University of Cambridge > Talks.cam > British Antarctic Survey - Polar Oceans seminar series > Contemporary Southern Ocean CO2 flux variability in the UKESM1 and ocean-only simulations.

Contemporary Southern Ocean CO2 flux variability in the UKESM1 and ocean-only simulations.

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The Southern Ocean is a strong contemporary sink for atmospheric CO2 due to the interaction of various drivers, including strong winds, biological activity, or the overturning of water masses and their carbon content. A fundamental question is whether the Southern Ocean will continue taking up similar proportions of CO2 in the future. However, future projections are hampered by the large uncertainty in contemporary CO2 fluxes in Earth System Models (ESMs) and result from differences in individual model set-ups and their representation of CO2 flux drivers, historically sparse observations, and gaps in the understanding of the regional distribution and natural variability of air-sea CO2 flux.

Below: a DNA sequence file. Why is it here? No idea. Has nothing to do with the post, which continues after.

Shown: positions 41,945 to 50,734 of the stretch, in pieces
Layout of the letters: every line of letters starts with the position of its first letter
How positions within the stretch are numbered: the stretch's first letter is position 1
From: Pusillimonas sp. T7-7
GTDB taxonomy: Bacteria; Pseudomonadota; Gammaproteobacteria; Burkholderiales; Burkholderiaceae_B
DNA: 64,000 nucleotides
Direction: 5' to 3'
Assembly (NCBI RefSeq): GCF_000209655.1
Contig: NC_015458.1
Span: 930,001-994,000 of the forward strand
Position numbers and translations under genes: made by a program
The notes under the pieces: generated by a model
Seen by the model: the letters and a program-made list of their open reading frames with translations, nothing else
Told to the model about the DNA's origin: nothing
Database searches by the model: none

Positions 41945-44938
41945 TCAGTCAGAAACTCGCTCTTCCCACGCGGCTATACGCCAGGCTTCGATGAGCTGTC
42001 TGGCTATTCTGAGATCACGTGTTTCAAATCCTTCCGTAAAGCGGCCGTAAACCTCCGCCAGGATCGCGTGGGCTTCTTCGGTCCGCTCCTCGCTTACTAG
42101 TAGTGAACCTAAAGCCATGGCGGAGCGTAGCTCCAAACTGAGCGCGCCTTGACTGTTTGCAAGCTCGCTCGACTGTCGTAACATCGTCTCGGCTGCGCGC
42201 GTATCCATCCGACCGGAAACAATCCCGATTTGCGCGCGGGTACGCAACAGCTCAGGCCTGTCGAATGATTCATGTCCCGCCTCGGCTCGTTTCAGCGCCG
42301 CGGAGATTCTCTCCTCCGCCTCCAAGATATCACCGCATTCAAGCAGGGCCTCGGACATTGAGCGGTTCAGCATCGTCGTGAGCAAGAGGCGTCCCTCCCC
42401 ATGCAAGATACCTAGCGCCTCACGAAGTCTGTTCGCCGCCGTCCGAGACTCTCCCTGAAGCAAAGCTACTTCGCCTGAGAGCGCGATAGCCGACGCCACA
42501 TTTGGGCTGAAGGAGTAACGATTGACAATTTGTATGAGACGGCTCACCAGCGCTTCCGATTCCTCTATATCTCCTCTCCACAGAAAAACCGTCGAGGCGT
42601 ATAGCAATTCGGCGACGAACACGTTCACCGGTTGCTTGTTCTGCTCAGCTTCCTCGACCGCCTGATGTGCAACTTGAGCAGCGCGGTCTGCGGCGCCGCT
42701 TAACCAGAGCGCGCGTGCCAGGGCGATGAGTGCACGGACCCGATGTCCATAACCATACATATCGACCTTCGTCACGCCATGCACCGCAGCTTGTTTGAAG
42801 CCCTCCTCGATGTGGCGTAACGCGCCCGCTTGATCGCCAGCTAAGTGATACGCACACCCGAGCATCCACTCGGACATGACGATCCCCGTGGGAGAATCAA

In this talk, I will first introduce some of the open questions and challenges for both observations and models with regard to the CO2 flux in the Southern Ocean. I then explore the CO2 flux and its drivers in the Southern Ocean for the fully-coupled historical UK Earth System Model (UKESM1) simulation, compared to simulations using the UKESM1 ’s ocean component forced with reanalysis data. The comparison highlights several shortcomings in the UKESM1 simulations. Differences in the phase of the seasonal cycle of net CO2 flux appear between the simulations: while the seasonal cycle is out of phase with observations in the UKESM1 , the ocean-only simulation is in phase. This phase change is related to differences in the underlying physical processes, namely upper ocean stratification, winter mixed layer depth in the sub-Antarctic region, and circulation, which occur in response to the different atmospheric forcing. Disagreements in the timing of the seasonal cycle are not uncommon for ESMs, as are biases in the named physical processes. The results described here may therefore be valid for a larger group of ESMs. However, there are features of the CO2 flux which do not improve or even exacerbate despite improved physics representation in the ocean-only run, such as the magnitude of the CO2 flux or the decadal variability. The results thus illustrate the complexity of simulating the Southern Ocean CO2 flux, current limitations and opportunities for future model developments.

This talk is part of the British Antarctic Survey - Polar Oceans seminar series series.

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